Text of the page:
• Mark Timney - President and Chief Executive Officer
  • Stuart D. Baker - Executive Vice President and Counsel to the Board of Directors
  • Edward B. Mahony - Executive Vice President and Chief Financial Officer
  • Saeed Motahari - Senior Vice President, Chief Commercial Officer
  • Todd F. Baumgartner, MD - Vice President, Regulatory Affairs
  • Paul Damas - Vice President, Corporate Affairs and Communications
  • David Lundie - Vice President, Technical Operations
  • William Mallin - Vice President, Strategic Planning and Program Management
  • Susie Robinson - Vice President, Human Resources
  • Philip C. Strassburger - Vice President, General Counsel
  • Bert Weinstein - Vice President, Corporate Compliance


Purdue Pharma makes pain medicines such as hydromorphone, oxycodone, fentanyl, codeine, and hydrocodone. It is widely known for the production of drugs such as MS Contin, Oxycontin, and Ryzolt. In 1972, Contin (a controlled drug-release system) was developed. In 1984, its extended-release formulation of morphine, MS Contin, was released. In 1996 its extended-release formulation of oxycodone, OxyContin, was released.[1]

The controversy behind the company emerged as a result of the drugs that they made and how they carried high potential for abuse by drug abusers, and people with a history of addiction. The most commonly abused medications that the company produces are MS Contin and OxyContin. Both can be abused by crushing, chewing, snorting, or injecting the dissolved product. This is a significant risk to the abuser because it can result in overdose and death. Drug-seeking tactics that addicts undergo to obtain the medication will include “doctor shopping”, which is visiting a number of different physicians to obtain additional prescriptions, and refusal to follow up with appropriate examinations. Along with the high potential for abuse among people without prescriptions, there is also a risk for physical dependency and tolerance for patients that are prescribed them. Nevertheless, strong analgesic drugs remain indispensable to patients suffering from severe acute and cancer pain.[2]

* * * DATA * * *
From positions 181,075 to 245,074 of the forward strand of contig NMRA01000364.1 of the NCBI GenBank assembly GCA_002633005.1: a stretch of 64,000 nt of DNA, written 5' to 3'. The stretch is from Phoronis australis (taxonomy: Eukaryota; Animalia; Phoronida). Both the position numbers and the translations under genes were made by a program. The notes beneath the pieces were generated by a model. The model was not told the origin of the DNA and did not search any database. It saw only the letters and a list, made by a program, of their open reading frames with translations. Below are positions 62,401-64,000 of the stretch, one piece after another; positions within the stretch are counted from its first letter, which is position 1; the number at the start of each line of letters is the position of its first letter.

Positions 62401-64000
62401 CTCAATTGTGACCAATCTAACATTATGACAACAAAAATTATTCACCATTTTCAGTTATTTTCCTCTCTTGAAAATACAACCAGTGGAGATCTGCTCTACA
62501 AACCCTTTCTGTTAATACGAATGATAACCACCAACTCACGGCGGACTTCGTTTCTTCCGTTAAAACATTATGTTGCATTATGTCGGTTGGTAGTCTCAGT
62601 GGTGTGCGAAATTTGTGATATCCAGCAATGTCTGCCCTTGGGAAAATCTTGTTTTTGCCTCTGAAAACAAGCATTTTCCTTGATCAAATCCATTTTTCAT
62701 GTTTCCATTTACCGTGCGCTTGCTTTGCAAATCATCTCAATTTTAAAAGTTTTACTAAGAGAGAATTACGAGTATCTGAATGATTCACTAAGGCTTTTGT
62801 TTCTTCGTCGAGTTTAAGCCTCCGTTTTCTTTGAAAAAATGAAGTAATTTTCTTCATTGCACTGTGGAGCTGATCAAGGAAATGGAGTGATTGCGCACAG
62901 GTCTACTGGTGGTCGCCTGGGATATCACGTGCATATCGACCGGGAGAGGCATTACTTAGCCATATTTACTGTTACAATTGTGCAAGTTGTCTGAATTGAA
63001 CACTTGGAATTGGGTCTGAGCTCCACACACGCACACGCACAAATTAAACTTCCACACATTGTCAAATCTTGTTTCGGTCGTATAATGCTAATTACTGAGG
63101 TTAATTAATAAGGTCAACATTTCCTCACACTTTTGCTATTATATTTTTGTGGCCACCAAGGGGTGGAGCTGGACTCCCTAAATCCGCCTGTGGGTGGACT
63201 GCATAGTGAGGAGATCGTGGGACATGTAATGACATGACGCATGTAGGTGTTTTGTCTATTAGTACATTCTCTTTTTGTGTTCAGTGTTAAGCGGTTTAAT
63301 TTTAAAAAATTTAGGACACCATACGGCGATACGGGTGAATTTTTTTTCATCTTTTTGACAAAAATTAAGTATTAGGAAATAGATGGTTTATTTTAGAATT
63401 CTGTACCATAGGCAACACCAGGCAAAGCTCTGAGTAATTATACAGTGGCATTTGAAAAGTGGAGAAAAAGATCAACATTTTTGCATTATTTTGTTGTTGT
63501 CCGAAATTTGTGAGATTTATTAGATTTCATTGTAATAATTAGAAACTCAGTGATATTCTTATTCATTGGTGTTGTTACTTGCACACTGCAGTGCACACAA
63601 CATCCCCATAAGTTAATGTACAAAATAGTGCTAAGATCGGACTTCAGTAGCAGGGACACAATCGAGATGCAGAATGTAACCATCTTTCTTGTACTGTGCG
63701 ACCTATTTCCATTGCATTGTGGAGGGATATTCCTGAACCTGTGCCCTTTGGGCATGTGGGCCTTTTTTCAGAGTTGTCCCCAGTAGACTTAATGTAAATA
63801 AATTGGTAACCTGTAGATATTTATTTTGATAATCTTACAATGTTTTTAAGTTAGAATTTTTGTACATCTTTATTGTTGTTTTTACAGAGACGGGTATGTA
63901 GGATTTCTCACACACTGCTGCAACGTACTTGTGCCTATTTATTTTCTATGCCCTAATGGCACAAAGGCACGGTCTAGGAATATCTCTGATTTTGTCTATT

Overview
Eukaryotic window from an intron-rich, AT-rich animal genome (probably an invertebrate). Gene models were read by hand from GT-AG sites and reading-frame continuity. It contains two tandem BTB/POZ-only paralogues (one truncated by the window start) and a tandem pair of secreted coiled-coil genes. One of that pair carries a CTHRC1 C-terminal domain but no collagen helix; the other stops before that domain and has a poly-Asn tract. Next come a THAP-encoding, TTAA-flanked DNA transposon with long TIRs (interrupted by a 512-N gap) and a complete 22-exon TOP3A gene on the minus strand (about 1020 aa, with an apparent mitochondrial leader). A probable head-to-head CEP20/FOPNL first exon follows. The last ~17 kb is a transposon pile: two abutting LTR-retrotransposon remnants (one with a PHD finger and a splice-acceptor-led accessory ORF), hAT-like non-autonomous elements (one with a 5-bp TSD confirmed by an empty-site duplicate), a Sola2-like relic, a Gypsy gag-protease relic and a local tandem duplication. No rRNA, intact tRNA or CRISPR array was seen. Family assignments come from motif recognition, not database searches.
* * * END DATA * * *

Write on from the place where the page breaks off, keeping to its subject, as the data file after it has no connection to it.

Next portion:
When Oxycontin was released in 1996, it was thought to have lower abuse potential than immediate-release oxycodone because of its time-release properties. However, at the start of 2000, widespread reports of OxyContin abuse surfaced. The results obtained from a proactive abuse surveillance program called Researched Abused, Diversion, and Addicition-Related Surveillance (RADARS[3]) sponsored by Purdue Pharma L.P. pronounced Oxycontin and hydrocodone the most commonly abused pain medications.[4]